Banana Yoshimoto’s debut novel Kitchen was such a sensation in Japan that the press dubbed the public’s obsession “bananamania.” Yoshimoto’s raw and poignant book paints a moving picture of urban life in 1980s Tokyo. It’s a love letter to the people and experiences that help us cope with loneliness: the misfits who cross paths in large cities, the way they become like family, and the simple but profound truth that when all feels lost, there’s nothing like the healing power of a good meal.

Nietzsche’s outspoken philosophical views continue to rattle feathers over 100 years after his death, and his Genealogy of Morals is no exception. To Nietzsche, humans aren’t cut out for politeness: we like power, and we like to wield it over others. He thinks the Greeks and Romans—with their orgies and gladiators—did it better. Find out why in this step-by-step breakdown of Nietzsche’s infamous polemic against priests, scientists, philosophers, and everybody else who prefers the quiet life.

Imagine you’re a robot and someone–or something–else is running your life behind the scenes. Richard Dawkins’ groundbreaking 1973 bestseller The Selfish Gene argues just that. According to the “gene’s eye view” of evolution, we only exist as vessels to protect and pass on our genes, which are the things that really matter. This controversial claim was a game changer in the science of evolution.

Plato’s early dialogues take on the trial and execution of his mentor Socrates. Plato wrote five dialogues, each questioning a so-called virtue of Athenian society (such as modesty). Plato shows how hard they are to define, thereby exposing the charges against Socrates as a sham. In this study guide on the Euthyphro for LitCharts, Plato targets the concept of piety.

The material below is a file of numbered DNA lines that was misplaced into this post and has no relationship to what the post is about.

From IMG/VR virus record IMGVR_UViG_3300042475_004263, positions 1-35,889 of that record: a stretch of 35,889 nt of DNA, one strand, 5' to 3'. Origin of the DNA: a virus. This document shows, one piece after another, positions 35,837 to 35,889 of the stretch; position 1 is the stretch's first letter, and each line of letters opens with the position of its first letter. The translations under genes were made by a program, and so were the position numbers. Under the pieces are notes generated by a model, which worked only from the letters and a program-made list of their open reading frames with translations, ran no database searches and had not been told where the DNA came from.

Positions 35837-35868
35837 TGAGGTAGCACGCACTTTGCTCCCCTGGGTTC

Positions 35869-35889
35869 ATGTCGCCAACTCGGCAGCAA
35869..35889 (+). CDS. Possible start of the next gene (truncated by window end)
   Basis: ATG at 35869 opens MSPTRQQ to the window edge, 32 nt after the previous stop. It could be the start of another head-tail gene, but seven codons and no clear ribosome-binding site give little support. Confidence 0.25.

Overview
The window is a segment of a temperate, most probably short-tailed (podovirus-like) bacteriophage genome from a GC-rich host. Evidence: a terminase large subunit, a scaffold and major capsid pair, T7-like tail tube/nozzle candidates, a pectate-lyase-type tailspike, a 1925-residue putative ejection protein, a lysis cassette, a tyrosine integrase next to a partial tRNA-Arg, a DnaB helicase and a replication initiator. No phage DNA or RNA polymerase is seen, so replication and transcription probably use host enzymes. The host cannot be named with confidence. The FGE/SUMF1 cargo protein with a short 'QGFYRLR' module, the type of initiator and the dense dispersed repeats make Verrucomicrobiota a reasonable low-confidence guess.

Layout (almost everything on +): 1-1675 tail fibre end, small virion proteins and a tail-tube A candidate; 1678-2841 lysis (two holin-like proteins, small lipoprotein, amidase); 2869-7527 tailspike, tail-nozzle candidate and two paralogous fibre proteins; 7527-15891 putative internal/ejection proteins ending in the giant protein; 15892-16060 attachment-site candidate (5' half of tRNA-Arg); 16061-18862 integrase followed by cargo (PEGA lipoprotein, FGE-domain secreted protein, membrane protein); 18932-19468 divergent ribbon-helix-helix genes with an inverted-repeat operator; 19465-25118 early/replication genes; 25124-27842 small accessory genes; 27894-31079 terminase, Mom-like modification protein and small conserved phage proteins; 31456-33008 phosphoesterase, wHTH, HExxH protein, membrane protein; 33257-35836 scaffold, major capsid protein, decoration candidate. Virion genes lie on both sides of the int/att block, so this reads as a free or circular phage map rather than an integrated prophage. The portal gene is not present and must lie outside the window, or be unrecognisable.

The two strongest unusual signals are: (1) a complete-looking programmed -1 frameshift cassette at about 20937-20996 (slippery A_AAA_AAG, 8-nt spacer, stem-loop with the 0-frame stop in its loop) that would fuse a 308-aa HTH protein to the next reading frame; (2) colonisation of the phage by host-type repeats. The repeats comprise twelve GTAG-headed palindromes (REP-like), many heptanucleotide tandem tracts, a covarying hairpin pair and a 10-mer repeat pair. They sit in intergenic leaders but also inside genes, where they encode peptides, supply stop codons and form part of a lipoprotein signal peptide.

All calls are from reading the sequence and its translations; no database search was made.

Mulligan wrote this high-paced young adult thriller in ten days straight after befriending several young children living on a landfill in the Philippines. Moved by his experiences, Mulligan wrote a story that celebrates the resilience, strength, and charm of disenfranchised children, while exposing the inhumane conditions in which many of them are forced to live.

Daniel Wallace’s Big Fish, famously brought to life on the big screen in Tim Burton’s adaptation starring Ewan McGregor, reframes the life of a modern man as a series of myths. Edward Bloom, the story’s protagonist, is no Hercules or Odysseus from the famous Greek myths. He’s an advertising salesman from Alabama. Nonetheless, Wallace shows how the arc of a contemporary life and the quest for personal fulfillment–navigating adolescence, work, romance, parenthood, and ultimately, death–is no less epic of a journey.